Cap in Georgia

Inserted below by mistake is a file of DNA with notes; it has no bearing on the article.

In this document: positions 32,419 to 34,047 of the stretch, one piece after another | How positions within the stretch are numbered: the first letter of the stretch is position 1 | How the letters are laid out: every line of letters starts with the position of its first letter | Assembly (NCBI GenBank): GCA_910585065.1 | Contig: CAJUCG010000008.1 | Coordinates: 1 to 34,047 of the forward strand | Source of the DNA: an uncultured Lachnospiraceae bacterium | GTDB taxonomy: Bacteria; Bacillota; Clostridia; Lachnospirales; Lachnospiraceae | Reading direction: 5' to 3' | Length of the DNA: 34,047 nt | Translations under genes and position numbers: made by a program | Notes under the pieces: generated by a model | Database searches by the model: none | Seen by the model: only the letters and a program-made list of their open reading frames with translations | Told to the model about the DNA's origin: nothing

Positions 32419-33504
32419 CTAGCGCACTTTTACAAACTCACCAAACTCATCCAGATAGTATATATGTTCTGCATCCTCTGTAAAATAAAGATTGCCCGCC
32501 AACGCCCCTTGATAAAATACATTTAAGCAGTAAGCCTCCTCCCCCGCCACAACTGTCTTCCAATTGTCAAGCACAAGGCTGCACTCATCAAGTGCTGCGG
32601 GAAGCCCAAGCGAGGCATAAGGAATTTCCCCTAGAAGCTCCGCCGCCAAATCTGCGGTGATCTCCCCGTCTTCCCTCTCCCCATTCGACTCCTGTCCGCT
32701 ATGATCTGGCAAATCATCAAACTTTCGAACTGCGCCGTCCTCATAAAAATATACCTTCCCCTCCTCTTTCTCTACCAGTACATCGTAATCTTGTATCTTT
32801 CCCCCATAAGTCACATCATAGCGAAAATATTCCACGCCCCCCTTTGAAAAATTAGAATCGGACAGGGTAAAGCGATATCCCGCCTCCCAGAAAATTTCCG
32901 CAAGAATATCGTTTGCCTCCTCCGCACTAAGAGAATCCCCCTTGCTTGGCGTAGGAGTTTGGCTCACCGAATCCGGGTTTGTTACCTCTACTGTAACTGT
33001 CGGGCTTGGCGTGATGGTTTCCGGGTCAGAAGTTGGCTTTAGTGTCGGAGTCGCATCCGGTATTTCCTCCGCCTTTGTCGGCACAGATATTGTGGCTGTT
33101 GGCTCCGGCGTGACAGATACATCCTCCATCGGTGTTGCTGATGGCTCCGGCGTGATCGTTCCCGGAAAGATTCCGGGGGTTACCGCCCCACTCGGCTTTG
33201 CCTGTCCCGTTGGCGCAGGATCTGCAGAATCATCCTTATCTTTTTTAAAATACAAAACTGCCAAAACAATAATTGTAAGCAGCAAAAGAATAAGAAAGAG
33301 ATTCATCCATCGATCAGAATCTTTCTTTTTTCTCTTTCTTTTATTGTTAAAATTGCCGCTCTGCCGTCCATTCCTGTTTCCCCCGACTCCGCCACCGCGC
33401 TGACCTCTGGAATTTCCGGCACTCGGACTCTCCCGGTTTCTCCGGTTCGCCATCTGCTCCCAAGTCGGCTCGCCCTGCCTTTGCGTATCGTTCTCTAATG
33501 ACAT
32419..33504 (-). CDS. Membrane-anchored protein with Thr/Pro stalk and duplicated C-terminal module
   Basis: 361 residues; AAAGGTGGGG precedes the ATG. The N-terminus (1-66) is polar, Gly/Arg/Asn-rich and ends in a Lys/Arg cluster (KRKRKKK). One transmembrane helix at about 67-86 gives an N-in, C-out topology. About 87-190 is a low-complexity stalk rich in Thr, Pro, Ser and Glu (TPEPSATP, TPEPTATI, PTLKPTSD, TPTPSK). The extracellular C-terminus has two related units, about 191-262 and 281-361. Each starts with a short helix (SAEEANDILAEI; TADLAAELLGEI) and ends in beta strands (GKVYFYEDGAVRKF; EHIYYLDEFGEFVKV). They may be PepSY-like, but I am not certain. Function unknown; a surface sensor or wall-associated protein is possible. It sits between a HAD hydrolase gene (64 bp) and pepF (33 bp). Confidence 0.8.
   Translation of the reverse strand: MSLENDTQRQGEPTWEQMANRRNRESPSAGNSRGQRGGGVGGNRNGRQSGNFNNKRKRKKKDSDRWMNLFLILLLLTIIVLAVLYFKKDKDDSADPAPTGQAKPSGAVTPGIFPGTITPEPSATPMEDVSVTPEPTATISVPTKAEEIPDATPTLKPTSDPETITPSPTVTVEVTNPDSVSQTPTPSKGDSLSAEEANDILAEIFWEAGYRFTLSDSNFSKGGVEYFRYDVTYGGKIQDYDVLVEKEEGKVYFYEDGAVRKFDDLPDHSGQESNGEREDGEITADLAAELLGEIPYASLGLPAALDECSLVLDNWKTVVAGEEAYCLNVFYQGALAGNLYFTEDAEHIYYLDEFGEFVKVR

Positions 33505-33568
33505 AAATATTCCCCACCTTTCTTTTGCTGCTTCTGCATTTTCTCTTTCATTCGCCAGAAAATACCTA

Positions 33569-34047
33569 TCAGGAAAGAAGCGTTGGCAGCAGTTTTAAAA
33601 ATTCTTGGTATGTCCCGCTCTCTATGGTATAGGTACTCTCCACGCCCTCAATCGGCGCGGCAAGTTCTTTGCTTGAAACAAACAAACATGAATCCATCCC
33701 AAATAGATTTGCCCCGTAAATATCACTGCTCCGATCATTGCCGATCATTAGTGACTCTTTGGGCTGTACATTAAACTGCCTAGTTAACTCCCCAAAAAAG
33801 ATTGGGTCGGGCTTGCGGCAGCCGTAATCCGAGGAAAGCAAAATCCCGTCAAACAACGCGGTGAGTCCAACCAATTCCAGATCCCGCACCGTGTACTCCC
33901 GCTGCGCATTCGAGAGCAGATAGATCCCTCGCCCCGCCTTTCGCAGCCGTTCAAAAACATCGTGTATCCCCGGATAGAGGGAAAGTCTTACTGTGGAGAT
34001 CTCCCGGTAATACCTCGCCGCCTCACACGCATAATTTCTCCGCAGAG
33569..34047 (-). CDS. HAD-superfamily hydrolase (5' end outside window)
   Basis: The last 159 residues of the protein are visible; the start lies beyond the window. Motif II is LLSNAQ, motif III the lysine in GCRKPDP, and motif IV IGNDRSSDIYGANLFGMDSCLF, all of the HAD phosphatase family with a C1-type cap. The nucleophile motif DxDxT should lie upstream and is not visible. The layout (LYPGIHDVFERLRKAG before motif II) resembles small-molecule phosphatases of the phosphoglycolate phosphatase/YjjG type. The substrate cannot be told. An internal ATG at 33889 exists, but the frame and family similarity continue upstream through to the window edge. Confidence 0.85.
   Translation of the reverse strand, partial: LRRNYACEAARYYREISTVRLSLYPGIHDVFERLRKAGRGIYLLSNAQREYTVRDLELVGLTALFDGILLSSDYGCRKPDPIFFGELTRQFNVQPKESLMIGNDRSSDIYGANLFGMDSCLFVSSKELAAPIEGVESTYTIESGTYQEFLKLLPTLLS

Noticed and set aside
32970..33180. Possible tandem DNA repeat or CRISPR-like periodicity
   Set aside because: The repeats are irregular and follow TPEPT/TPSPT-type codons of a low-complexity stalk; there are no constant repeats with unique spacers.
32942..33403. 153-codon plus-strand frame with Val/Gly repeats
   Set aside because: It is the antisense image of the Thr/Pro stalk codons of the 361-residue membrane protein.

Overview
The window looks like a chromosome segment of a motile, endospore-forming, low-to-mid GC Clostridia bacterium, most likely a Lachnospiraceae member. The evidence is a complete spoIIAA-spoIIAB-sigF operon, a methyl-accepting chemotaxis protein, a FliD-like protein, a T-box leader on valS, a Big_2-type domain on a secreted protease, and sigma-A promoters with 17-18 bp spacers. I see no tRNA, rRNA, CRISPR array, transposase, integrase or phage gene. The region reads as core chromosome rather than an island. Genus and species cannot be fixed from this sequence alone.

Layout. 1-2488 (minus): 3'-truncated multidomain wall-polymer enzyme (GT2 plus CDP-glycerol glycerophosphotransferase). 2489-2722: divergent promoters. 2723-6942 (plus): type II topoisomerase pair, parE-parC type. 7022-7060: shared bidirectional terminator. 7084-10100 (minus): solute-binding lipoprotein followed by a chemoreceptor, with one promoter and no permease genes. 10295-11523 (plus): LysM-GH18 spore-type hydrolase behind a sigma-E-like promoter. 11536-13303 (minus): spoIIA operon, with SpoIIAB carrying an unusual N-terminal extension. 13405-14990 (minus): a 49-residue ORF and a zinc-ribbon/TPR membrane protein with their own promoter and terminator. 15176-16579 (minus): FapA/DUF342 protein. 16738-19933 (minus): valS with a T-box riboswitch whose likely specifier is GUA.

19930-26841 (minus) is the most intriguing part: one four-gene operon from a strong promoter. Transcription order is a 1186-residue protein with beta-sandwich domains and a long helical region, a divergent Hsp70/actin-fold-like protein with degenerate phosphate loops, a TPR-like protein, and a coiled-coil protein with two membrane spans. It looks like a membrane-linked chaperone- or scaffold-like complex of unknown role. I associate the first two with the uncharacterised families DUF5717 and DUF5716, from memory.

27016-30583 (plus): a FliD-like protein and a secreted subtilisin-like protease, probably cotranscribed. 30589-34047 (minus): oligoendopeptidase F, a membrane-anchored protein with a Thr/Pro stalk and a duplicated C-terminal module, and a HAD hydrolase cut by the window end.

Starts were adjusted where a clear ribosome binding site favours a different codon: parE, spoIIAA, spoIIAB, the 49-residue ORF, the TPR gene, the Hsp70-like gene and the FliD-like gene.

Because my dogs were primarily hunting dogs, they were accustomed to near total freedom when I turned them loose. That was the crux of my problem- now, after all that freedom, the bird dogs had to learn a few things. For example, Ruby, the Setter, learned to back on her own. Rocket, on the other hand, didn’t much care for the backing thing, so I fought to keep him on the other side of the field during a trial. Many a time, I did the “walk of shame” with my leashed Brit as we were summarily ejected for interference. When a bird flew out of bounds, they both would chase it. Then, I chased them into the woods and pulled them back into the field, reminding them all the while to stay in bounds. It was a constant battle. One I lost nearly every time. One opposing handler immediately understood the situation, and she would wait until Rocket saw her dog on point. Then, she would kick the bird near the judge, call safety, and watch my dog chase it out of bounds, while hers held steady. Then, she had the field to herself for at least ten minutes! It would have been easy to get frustrated and blame the judges, other handlers, the rules, everyone but myself. But, I knew it was me and my dog training. Over time, those two dogs were replaced by others and things got marginally better. Many dogs later, I conceived the plan to raise a field trial dog from the start. I would teach them the basics to be successful in a trial when they were young, when it was easy. All bird dogs, trial dogs or not, can benefit from field trial discipline. Field Trialing is not hunting. It’s a game. But, it's a game that teaches a dog fundamentals, boundaries, limits, and obedience. It teaches them to quarter, to watch for other dogs, other handlers, to ignore outside influences, and to put a maximum effort into finding birds right off the line. In deference to the handler who would have my dog chase a bird out of bounds, my dogs are also taught what “leave it” means, and a low, guttural “Anch! Anch!” sound means “you’d better turn around RIGHT NOW!” Every single command I teach for trialing is applicable to bird hunting. Yes, there are other things they need to know (leave the Javelina, cows, porcupines, and skunks alone, and don’t jump off 30’ rock cliffs), but a trial-trained dog can easily transition into bird hunting. The reverse is often, frustratingly, not the case. We have all seen it. My chosen field trial venue (The National Shoot to Retrieve Field Trial Association) is somewhat unique in that regard. It can be a life-long dedication to making a better bird dog. The result can be a multi-purpose dog, that can successfully field trial one day, and point Bobwhites and Pheasant in a Kansas wheat field the next. Visualizing what you want the dog to be and training for the field trial is a great way to start a dog on a lifetime of success in the field, whether on the trial grounds or on the prairie.